Like many rural communities, Mecklenburg County relies on regional cooperation to boost its economy. A newly formed partnership — Virginia’s Manufacturing Region — is a regional coalition to market Southern Virginia as a top destination for manufacturing jobs.
It’s a bit like a supergroup, with Virginia’s Growth Alliance in Keysville, Virginia Gateway Region in Colonial Heights and the Lynchburg Regional Business Alliance pooling their resources.
“We just don’t have the funds to travel all over the country and promote our area,” says Angie Kellett, director of economic development for Mecklenburg, which belongs to the VGA. “This is kind of icing on the cake. Now we have an entity who is marketing three different regional areas and helping to sell our communities in the manufacturing world.”
Southern Virginia has seen a lot of progress in recent months in luring manufacturing jobs to the area — notably, Morgan Olson LLC’s incoming van assembly plant in Danville and Canadian lumber company Teal-Jones Group’s purchase of Henry County’s Pine Products Inc.
A lot of the connections among the localities in VMR already exist informally.
Keith Boswell, the Gateway Region’s CEO, knows leaders from the other two alliances from working for the Virginia Economic Development Partnership for more than two decades. Since each region was working to attract manufacturing companies, Boswell says, it only made sense for the three to collaborate.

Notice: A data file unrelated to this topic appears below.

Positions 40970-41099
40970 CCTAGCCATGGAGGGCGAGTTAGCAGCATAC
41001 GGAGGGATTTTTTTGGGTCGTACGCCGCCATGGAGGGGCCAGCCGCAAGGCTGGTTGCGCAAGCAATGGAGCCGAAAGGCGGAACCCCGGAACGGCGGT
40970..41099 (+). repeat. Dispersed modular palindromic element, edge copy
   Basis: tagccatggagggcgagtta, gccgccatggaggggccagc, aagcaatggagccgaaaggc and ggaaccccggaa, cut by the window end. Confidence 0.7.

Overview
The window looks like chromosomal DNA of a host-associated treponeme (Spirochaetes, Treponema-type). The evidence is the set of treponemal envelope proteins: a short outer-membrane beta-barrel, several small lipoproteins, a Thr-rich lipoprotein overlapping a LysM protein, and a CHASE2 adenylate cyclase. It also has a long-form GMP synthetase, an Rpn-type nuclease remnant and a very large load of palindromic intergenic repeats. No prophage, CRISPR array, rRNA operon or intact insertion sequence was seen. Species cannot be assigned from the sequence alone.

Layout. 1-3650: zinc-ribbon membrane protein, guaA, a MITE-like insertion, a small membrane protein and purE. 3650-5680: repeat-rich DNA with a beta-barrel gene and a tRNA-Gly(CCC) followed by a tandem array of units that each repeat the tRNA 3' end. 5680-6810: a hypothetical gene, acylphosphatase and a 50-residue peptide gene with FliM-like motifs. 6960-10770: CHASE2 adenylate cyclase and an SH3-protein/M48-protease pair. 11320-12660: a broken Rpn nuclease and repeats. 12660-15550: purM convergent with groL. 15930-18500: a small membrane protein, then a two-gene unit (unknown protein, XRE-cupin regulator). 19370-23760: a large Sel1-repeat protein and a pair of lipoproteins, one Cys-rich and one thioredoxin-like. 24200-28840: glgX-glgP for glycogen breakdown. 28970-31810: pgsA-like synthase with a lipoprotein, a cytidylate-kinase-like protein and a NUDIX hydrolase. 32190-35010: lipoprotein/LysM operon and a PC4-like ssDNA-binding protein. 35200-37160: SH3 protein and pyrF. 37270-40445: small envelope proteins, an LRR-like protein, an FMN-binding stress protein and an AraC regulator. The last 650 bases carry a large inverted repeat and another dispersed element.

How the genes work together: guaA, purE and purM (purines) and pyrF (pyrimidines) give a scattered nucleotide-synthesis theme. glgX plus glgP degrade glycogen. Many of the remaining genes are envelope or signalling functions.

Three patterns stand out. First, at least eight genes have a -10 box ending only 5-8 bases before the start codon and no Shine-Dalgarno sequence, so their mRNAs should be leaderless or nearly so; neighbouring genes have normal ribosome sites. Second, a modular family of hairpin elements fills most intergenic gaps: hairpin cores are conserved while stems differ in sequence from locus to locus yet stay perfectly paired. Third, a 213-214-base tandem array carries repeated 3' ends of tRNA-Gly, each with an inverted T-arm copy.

“We were able to leverage our dollars and cover much more ground than we would individually,” he says.
The group’s goal is that each year, leaders from the three organizations will represent VMR on six domestic and four international trips, where they will conduct dozens of business development meetings. That’s many more trips than Jeff Reed, executive director of the VGA, could make on his own.
“I’m a staff of one,” he says. “By having this coalition, we’re exponentially spreading awareness to a whole other segment of people that I [normally] wouldn’t reach because there aren’t enough hours in the day.”
According to Reed, the VGA’s cost was about $25,000, which he paid with funds from the Virginia Tobacco Region Revitalization Commission, and Boswell says the three organizations split the costs equally, although he declined to say how much the VGR was contributing.
Already, the new collaboration has generated several leads, according to Boswell. “We’re not sure if these are going to land or not, but there are three opportunities that we know that we would not have found if we had not started this.”